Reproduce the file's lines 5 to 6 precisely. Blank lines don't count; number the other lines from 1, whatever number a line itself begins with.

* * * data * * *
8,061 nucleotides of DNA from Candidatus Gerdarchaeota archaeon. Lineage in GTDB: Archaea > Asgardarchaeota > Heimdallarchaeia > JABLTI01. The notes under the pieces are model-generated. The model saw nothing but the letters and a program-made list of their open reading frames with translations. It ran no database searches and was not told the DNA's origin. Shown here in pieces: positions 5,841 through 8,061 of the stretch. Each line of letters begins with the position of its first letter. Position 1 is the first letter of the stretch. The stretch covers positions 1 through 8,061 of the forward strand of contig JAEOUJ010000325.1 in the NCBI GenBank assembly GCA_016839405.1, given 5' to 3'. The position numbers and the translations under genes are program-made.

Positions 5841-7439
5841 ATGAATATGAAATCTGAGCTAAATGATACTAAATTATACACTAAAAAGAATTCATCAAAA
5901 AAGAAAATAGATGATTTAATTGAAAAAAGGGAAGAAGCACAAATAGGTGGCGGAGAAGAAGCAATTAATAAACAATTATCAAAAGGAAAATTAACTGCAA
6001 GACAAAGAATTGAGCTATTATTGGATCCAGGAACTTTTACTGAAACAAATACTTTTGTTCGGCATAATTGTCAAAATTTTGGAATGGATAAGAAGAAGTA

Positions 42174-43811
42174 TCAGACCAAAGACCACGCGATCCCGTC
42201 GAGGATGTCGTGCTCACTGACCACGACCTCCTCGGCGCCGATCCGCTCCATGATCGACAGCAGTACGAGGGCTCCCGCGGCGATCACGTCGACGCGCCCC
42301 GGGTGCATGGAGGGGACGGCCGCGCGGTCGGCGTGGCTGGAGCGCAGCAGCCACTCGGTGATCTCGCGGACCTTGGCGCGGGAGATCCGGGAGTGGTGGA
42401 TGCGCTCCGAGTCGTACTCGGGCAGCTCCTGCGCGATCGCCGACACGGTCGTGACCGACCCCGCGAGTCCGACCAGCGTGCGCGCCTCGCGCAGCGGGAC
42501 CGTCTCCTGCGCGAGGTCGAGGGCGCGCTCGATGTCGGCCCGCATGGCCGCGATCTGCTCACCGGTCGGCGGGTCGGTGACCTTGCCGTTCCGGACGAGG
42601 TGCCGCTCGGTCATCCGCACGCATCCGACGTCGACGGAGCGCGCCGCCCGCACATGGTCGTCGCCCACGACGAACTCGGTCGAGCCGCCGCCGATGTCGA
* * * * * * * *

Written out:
6001 GACAAAGAATTGAGCTATTATTGGATCCAGGAACTTTTACTGAAACAAATACTTTTGTTCGGCATAATTGTCAAAATTTTGGAATGGATAAGAAGAAGTA

Positions 42174-43811